Samsonite Plans to Boost Japan Luggage Prices as Yen Weakens

Samsonite International Sa (1910), the world’s largest branded-luggage maker, plans to raise prices in Japan by as much as 12 percent as a weaker yen cuts the dollar value of sales in the country.

The increase starts April 1, Ramesh Tainwala, president for Asia Pacific and Middle East, told reporters in Hong Kong today.

The luggage maker joins international companies including LVMH Moet Hennessy Louis Vuitton SA (MC) and Tiffany & Co. (TIF) in increasing prices in response to the yen’s 18 percent drop against the dollar over the past six months. The yen has depreciated as Prime Minister Shinzo Abe talked down the value of the currency, promising to implement policies to stimulate the economy and have Japan’s central bank set a 2 percent inflation target.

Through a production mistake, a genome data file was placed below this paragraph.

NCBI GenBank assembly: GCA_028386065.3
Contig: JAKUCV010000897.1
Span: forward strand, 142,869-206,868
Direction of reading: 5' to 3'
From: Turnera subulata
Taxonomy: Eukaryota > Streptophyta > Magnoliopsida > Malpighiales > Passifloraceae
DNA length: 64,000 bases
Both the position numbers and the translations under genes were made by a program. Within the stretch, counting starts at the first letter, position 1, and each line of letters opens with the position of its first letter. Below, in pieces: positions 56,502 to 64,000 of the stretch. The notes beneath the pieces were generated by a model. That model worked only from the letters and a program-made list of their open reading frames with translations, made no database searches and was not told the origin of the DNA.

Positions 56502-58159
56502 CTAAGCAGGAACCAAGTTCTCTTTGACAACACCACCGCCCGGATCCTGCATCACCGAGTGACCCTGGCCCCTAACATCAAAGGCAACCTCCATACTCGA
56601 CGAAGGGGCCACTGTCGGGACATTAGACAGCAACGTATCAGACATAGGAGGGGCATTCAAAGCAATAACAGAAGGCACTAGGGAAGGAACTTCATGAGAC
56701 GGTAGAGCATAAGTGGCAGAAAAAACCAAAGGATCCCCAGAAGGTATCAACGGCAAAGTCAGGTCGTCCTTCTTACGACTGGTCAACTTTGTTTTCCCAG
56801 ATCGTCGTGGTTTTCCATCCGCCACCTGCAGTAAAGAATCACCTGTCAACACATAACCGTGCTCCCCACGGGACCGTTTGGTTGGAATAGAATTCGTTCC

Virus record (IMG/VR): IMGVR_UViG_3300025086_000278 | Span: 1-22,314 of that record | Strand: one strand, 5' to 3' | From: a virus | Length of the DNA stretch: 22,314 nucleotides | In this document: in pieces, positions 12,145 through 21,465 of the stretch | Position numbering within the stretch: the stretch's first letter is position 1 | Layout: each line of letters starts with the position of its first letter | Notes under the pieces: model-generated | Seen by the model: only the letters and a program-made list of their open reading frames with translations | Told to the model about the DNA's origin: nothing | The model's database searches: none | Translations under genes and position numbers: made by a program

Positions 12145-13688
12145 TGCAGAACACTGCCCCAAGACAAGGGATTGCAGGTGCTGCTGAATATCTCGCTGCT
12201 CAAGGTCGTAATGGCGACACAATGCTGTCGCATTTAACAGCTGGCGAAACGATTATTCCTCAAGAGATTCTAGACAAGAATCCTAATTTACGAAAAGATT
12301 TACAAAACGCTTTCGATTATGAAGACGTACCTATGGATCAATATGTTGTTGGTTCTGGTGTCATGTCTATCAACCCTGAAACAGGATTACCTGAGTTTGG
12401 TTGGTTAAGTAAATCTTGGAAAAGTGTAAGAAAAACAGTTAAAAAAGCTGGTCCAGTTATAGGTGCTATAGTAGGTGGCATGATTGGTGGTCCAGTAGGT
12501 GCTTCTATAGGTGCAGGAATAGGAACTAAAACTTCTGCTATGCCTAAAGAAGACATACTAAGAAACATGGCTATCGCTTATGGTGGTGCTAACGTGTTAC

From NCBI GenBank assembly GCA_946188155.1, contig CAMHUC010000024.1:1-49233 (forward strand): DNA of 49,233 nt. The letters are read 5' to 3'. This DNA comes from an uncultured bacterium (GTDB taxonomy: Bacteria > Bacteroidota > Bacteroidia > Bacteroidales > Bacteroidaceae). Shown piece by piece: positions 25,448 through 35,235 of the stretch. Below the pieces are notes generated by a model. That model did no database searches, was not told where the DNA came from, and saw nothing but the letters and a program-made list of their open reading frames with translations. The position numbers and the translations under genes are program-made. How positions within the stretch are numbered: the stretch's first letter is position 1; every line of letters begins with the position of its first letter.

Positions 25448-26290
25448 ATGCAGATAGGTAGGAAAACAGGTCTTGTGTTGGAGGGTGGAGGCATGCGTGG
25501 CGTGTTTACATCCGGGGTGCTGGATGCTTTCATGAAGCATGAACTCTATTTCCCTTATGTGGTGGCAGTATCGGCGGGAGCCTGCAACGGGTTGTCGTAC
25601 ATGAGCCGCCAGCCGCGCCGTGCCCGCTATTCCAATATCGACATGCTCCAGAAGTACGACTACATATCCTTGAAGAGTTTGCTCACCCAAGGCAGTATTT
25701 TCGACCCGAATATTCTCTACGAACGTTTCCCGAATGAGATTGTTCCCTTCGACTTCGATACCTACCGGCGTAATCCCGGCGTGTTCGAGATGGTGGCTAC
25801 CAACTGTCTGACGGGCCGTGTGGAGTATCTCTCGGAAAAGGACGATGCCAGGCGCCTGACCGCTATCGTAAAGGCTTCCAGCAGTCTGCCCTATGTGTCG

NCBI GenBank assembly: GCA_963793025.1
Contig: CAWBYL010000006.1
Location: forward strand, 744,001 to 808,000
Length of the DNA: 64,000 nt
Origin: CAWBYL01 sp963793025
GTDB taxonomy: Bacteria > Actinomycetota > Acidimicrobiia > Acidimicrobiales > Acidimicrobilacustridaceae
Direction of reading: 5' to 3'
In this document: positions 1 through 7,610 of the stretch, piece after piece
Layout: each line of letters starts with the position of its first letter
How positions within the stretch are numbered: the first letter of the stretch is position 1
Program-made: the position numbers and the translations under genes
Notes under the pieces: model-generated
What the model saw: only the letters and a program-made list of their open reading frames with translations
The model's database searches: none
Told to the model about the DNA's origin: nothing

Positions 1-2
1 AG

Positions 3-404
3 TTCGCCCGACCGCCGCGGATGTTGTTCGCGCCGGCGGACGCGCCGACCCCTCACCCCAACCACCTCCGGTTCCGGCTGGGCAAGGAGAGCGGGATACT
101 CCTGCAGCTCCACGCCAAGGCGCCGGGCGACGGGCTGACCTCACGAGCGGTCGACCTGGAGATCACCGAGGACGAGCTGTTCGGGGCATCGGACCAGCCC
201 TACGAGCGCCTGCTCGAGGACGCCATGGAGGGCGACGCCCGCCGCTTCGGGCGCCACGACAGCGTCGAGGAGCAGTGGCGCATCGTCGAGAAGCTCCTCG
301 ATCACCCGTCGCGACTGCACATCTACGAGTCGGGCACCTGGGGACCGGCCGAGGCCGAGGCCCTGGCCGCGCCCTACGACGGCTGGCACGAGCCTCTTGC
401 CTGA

Samsonite gained 4.6 percent, the biggest advance since Feb. 28, to close at HK$18.38 in Hong Kong. The benchmark Hang Seng Index was little changed, losing 0.2 percent.

The Louis Vuitton brand in February raised prices in Japan by the most on record.

Japan this month reported its economy returned to growth in the fourth quarter as the yen extended the drop that began when Abe’s election campaign kicked off mid-November.

Samsonite’s Japan sales rose about 27 percent to $66 million in 2012. The company expects the Japan market to expand by 20 percent to 25 percent this year, Chief Financial Officer Kyle Gendreau said.

Profit rose 71 percent from the previous year to $148.4 million in 2012, the company said today in a statement.

To contact the reporter on this story: Anjali Cordeiro in Hong Kong at acordeiro2@bloomberg.net

To contact the editor responsible for this story: Stephanie Wong at swong139@bloomberg.net

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